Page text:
Growing up my cousins were our neighbours on two sides. We played and shared and went frog hunting and tadpole catching in the ponds on our property. We ice skated with neighbour kids in winter and then one spring when I was 9 the police came and searched and searched some more for my older cousin who went missing.
They found his body 3 days later at the bottom of the highest cliff about a kilometer into our backyards, across the highway. They said that he had no stomach contents and that he had likely only been dead a few hours.
The official cause of death was suicide, the unofficial was blunt force trauma to his skull, presumably as he fell. How a 17 year old goes without food or water when a corner store and unlocked houses are within shouting distance, for several days never sat well with me. It didn’t sit well with the retired police chief who offered to look into it as a homicide and it didn’t sit well with my grandpa either.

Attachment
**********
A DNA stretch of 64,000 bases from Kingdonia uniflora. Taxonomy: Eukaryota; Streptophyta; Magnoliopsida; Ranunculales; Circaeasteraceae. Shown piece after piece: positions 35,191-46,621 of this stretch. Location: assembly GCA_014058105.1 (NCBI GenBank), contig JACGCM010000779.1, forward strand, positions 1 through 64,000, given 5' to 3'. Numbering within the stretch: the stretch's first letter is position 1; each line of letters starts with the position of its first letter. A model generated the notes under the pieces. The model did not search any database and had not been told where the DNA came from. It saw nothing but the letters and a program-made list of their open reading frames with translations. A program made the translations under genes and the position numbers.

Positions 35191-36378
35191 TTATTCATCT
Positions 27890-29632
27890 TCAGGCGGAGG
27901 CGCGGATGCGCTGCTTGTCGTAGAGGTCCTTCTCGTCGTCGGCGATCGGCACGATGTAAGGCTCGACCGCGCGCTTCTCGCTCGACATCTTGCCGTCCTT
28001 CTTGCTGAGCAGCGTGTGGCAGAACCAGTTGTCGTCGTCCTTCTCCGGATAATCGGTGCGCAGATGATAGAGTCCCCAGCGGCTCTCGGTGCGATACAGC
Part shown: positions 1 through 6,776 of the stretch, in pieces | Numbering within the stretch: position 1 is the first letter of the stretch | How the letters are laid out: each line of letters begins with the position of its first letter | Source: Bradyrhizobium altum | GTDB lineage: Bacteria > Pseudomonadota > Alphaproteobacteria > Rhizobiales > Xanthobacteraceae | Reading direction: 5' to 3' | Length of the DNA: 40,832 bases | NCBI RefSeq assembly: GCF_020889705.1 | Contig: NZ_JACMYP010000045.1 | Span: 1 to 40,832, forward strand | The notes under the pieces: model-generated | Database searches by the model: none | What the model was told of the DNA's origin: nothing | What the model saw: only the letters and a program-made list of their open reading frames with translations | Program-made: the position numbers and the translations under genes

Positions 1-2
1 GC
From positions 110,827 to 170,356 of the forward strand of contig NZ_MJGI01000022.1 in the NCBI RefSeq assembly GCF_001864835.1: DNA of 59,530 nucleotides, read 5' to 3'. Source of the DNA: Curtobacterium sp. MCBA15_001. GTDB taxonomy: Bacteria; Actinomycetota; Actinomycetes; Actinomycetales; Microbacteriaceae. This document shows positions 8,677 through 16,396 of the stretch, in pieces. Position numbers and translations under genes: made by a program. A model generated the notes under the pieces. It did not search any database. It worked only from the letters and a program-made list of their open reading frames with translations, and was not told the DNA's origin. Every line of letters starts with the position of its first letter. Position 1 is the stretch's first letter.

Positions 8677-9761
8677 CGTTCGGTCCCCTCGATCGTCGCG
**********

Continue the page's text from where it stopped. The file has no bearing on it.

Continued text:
My aunt and uncle didn’t want the help though, so the ruling was as is and the priest denied my cousin his last rites, because you can’t receive more than a blessing if you have taken your own life.
I tended his grave for years, going and wiping the fresh cut grass from the stone and making sure the solar light I bought was still lighting at night, the shepherds hook it hung on something I knew would help guide him to the Light and keep him there.
I don’t believe that suicide is a sin. I know a lot of people do, including the church. I have faith in a God who does not punish those who are mentally ill, and if you have ever been depressed or suicidal you know that there is no such thing as “rational” when in that state of mind. The act of suicide isn’t to cause pain, it’s a final and desperate attempt to end your own.
Whether suicide or homicide I have prayed that as my cousin flew to the ground below that he felt no fear, only peace and maybe even a moment of joy knowing that this act was the pathway to freedom from what we call life.